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G20: Food wastage is an ‘enormous’ global problem

Household Food Waste in New York, USA. Creative Commons: petrr, 2008.

Household Food Waste in New York, USA. Creative Commons: petrr, 2008.

Food wasted by consumers is an enormous economic, environmental and societal problem, and nations should ensure excess food is given to the hungry instead of being thrown away, G20 agriculture ministers have said.

At a two-day meeting in Istanbul, the ministers focused on problems of food security and nutrition, also taking the impact of climate change into account.

In their final communique, ministers said a reduction in the amount of food wasted would improve food security.

The ministers said:

We note with great concern the significant extent of food loss and waste … and their negative consequences for food security, nutrition, use of natural resources and the environment.

We highlight this as a global problem of enormous economic, environmental and societal significance.

Around 1.3 billion tonnes of food, or roughly 30% of global production, is lost or wasted annually, the UN Food and Agriculture Organization (FAO) said in its report ‘Food waste footprint: Impacts on natural resources’ last year.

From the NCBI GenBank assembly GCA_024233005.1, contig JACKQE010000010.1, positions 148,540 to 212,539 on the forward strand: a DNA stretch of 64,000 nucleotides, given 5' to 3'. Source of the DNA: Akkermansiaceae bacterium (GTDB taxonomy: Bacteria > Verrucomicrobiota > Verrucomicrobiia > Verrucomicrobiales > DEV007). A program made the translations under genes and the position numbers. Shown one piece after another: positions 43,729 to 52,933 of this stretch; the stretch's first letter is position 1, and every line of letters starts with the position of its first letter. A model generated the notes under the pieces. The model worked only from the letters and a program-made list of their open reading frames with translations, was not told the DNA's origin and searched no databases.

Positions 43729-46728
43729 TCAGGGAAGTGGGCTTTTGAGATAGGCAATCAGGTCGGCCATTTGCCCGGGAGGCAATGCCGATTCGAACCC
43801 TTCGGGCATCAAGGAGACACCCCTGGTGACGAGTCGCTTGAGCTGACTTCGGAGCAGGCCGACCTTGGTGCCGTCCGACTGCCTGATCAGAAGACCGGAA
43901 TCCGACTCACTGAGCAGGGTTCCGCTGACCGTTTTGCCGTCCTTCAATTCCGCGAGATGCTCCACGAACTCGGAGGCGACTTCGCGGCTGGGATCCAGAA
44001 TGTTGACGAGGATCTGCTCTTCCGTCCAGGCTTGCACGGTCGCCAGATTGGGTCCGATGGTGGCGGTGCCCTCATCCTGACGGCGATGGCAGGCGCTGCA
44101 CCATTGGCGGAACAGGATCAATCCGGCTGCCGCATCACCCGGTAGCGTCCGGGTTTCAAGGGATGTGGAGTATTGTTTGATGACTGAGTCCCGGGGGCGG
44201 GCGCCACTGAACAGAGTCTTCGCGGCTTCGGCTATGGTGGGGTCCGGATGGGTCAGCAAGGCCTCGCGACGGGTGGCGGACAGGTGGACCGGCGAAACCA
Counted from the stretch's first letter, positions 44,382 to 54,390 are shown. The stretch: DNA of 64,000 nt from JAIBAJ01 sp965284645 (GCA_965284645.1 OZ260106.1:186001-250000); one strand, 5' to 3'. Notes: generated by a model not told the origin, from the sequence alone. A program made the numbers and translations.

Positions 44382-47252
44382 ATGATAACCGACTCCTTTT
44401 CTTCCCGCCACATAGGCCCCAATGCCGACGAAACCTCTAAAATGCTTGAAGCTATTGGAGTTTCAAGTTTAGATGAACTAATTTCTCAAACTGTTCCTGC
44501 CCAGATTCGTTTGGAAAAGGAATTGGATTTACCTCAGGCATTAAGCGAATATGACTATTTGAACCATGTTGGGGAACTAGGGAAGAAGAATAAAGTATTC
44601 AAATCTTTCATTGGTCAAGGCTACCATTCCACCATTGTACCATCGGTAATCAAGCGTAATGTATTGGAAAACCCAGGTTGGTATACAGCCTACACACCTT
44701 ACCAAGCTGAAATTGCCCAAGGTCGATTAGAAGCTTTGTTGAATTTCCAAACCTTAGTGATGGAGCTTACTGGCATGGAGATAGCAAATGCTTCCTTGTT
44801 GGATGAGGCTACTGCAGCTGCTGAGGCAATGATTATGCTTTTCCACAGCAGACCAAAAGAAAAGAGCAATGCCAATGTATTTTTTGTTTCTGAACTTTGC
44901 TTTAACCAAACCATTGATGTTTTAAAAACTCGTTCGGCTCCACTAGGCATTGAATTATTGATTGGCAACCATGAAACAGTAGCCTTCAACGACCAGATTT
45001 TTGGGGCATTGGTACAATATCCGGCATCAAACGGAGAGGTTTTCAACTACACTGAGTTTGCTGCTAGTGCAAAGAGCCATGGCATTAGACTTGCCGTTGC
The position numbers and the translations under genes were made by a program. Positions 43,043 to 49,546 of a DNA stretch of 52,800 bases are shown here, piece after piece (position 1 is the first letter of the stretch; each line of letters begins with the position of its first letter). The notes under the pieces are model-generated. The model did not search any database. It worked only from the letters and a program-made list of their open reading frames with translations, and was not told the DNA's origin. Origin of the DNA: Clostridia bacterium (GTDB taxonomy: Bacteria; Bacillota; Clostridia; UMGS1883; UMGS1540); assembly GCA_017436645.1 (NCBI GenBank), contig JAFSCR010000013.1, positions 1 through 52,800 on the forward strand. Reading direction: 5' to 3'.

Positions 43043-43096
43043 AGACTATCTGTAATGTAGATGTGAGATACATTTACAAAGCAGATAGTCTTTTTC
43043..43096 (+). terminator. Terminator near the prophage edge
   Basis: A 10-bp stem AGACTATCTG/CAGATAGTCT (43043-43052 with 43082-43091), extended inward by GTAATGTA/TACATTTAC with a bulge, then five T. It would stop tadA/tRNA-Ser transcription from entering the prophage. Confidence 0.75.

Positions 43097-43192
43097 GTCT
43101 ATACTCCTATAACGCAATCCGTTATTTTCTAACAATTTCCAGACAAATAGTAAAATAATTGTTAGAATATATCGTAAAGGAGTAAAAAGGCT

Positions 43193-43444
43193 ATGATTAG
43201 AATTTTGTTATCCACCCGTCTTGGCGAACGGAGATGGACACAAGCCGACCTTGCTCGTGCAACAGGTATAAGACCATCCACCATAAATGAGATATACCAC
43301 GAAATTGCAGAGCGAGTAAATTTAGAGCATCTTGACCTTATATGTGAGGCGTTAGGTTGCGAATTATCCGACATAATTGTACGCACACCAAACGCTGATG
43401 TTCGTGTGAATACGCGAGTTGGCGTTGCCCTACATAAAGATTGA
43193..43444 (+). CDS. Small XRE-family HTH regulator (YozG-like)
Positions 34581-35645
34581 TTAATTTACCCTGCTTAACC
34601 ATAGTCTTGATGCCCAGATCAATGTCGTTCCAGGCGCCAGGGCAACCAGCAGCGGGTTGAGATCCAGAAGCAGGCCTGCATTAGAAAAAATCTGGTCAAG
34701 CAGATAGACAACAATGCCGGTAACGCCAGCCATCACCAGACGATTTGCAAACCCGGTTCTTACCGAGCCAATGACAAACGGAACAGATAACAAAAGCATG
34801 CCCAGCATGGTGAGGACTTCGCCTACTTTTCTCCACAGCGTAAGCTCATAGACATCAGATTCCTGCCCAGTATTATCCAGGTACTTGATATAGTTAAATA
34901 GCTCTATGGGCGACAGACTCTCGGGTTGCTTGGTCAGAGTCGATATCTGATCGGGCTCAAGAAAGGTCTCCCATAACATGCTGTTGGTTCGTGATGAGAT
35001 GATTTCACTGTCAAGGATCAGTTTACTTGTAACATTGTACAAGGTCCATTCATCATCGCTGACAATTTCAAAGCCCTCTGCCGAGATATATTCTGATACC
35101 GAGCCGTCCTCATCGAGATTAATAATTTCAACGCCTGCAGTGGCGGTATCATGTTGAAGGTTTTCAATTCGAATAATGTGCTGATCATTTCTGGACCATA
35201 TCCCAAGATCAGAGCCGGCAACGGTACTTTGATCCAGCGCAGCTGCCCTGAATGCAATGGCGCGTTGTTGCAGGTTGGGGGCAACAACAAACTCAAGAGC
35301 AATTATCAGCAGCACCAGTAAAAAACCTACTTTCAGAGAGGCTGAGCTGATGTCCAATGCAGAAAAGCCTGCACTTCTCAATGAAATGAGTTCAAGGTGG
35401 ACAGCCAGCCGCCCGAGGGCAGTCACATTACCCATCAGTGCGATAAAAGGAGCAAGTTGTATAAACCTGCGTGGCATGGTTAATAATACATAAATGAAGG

According to UN agencies, this would easily feed the world’s 800 million hungry.

In developing countries, food is lost because of improper storage or transportation. However, in rich nations it is often just wasted.

US Agriculture Secretary Tom Vilsack told Reuters in an interview late on Thursday ahead of the meeting:

In the developed world, it’s really about reducing the size of portions. It’s about making sure people understand precisely when food is no longer good for human consumption.

I think there’s a tendency to throw things away more quickly than need be.

According to Vilsack, food is the single largest component of solid waste in US landfills. It also acts as a large producer of methane gas, the second most prevalent greenhouse gas emitted from human activity in the country.

To fight the problem of food waste, countries need better estimates of the amount of food they waste, as well as the economic impact of food loss, the G20 ministers said.

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